TORONTO. July 14. The Canada Running Series, organizers of the Scotiabank Toronto Waterfront Marathon, announced today that Honest Ed’s world-famous “Bargain House” will be the featured landmark on this year’s 25th Anniversary finishers’ medals for the marathon, half-marathon and 5k events, to be run on October 19th. The unveiling took place in a noon-time ceremony on the main floor of the store at Bloor and Bathurst with owner David Mirvish, Store Manager Russell Lazar, and Race Director Alan Brookes. They were joined by runners Rick Rayman and Virginia Lee, the only two people on the planet who have completed all 14 editions of the 42k, full-marathon.
This will be the 7th year of the “Landmark Collectors’ Series” that has previously featured Old and New City Halls, The Flatiron Building, the Princes’ Gates and the ROM. The much-coveted medals, which reward the major accomplishment of completing Toronto’s signature marathon, will be taken home by more than 25,000 participants, to 60 countries around the world, as well as every Canadian province and territory, and 40+ American states.
“We’re thrilled to have Honest Ed’s on this year’s medal,” said Brookes. “Runners come from around the world to take part in the event, and they are looking for not just a life-achievement but a ‘Toronto experience’. Honest Ed’s is a unique Toronto icon and a special part of Toronto culture, history and our city’s growth. The medal will ensure they take home a prized piece of Toronto.”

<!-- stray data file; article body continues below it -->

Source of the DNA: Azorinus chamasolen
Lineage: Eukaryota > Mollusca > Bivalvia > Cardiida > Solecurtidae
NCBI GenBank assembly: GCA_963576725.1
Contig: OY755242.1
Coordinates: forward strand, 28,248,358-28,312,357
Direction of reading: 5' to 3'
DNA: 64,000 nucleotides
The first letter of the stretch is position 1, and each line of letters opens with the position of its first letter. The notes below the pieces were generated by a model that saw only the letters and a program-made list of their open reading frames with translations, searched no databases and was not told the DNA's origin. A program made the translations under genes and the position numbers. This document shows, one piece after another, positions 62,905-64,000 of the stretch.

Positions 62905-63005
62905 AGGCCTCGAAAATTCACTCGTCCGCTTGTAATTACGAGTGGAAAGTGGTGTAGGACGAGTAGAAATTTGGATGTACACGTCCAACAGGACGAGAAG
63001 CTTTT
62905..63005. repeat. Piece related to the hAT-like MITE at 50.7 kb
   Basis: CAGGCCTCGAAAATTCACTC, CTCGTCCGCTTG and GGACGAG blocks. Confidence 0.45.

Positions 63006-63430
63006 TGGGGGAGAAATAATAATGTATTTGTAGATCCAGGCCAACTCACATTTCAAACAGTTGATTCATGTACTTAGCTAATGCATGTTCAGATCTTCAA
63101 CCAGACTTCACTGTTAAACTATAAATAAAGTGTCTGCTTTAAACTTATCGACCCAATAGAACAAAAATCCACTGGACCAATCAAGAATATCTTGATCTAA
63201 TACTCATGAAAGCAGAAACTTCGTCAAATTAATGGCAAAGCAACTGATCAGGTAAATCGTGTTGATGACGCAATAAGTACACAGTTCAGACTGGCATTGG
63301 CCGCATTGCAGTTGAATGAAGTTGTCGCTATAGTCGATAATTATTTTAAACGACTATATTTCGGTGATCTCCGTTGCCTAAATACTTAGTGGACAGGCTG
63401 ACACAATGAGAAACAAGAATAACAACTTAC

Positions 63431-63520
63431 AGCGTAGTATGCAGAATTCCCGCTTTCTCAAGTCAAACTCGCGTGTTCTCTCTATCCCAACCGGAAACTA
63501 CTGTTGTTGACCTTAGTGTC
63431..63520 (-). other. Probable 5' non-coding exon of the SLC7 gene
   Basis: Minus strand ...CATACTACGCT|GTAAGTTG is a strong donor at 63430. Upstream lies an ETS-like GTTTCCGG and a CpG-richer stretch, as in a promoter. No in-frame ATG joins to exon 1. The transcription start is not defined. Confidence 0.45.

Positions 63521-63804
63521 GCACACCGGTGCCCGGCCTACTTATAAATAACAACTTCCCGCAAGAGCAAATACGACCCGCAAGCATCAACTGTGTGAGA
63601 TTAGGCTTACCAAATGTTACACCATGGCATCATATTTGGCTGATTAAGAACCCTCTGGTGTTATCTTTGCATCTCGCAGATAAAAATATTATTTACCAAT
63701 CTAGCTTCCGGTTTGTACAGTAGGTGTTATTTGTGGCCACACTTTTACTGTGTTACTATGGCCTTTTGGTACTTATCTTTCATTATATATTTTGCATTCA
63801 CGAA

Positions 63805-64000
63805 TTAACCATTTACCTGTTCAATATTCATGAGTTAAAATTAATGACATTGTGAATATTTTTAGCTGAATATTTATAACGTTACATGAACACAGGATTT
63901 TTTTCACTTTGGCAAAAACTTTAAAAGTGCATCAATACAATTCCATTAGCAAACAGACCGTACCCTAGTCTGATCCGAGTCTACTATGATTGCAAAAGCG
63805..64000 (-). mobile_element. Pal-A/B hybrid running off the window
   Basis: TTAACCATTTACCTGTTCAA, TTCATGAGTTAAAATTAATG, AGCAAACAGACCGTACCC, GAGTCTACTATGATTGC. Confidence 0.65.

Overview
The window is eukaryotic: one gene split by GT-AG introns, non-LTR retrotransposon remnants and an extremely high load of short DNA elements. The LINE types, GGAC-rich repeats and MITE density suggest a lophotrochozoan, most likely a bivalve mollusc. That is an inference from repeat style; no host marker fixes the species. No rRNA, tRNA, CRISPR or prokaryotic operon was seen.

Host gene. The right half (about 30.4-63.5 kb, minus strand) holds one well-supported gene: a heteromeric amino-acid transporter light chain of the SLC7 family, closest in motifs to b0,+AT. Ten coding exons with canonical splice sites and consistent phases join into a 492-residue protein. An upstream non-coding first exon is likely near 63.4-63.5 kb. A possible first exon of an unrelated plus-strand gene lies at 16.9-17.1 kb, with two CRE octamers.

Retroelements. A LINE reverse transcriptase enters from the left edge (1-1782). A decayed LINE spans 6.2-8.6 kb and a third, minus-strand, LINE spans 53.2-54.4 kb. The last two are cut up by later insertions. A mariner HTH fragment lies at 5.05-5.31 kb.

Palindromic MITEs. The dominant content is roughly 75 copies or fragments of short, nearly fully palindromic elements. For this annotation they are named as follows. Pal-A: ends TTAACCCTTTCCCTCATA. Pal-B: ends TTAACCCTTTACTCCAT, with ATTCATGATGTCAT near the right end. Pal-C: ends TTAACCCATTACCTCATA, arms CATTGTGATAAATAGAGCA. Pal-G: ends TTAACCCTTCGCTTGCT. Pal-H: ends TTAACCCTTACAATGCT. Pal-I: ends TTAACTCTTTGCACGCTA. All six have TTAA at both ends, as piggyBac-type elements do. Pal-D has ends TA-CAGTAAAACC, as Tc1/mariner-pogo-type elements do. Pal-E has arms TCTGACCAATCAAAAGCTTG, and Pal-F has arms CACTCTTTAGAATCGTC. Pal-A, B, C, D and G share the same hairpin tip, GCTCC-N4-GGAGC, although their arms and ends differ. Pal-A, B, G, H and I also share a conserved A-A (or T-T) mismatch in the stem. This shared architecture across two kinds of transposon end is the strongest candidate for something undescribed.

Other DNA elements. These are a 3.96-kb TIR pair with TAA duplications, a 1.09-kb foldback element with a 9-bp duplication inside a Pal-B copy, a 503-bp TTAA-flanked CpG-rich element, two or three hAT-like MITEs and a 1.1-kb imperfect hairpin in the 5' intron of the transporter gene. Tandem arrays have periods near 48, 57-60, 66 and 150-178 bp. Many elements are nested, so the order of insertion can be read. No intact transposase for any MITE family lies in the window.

As the Great Toronto Getaway proclaims, “New York has Macy’s, London has Harrod’s, Chicago has Marshall Fields, and Toronto has Honest Ed’s. It’s quite an attraction – honest!” Founded in 1948 by Ed Mirvish, Toronto’s Bargain House has brought us 160,000 square feet of deals, 23,000 light bulbs on its outdoor sign, and the legendary signs and one-liners:
- “How cheap can a guy get? Come in and find out!”
- “Only the floor boards are crooked”
- “Honest Ed’s is for the birds: cheap, cheap, cheap!”
- “Come in and get lost”
With Ed’s famous birthday parties, Christmas turkey giveaways and the growth of the surrounding Mirvish Village, Honest Ed’s has also been an important part of building our community. Russell Lazar has worked at the store for 55 years – all but the first 10 years of its existence.
“Thank you for letting us be part of this year’s Scotiabank Toronto Waterfront Marathon and such a special anniversary,” said David Mirvish. “Thanks for honouring our store, for providing an opportunity for so many charities to raise funds for good causes, and for putting Toronto on the running map. I know it is something my father would treasure.”
“I think it’s our best-ever medal.” said Canada Running Series designer Inge Johnson. “The detail is superb!”
Russell Lazar then unveiled the latest sign in Honest Ed’s, “Don’t Just Stand There – Start Training!”
Runners are encouraged to run to stwm.ca to register for the races before they sell out, and stake their claim to an “Honest Ed’s Finishers’ Medal”. On Race Day, October 19th, the corner of Bloor and Bathurst is also a great place to watch the masses of runners go by, just past the 3km mark. “Don’t just stand there – cheer!”
Canada Running Series [CRS] is the nation’s premier running circuit with 8 events: 4 in Toronto, 3 in Vancouver and 1 in Montreal. It annually attracts some 60,000 participants and raises more than $6 million for some 250 mostly-local charities. The Series includes the IAAF Silver Label Scotiabank Toronto Waterfront Marathon, and the Athletics Canada National 10K and Half Marathon Championships. The marathon alone has been estimated to generate $33 million-worth of economic activity for Toronto, take up over 15,000 hotel room-nights, and create the equivalent of 100 full-time, year-round jobs. Since 1999, CRS has gained international recognition for innovation and organization. We are strongly committed to staging great experiences for runners of all levels from Canadian Olympians and International stars, to healthy lifestyle people and charity runners; and to making sport part of sustainable communities and the city-building process.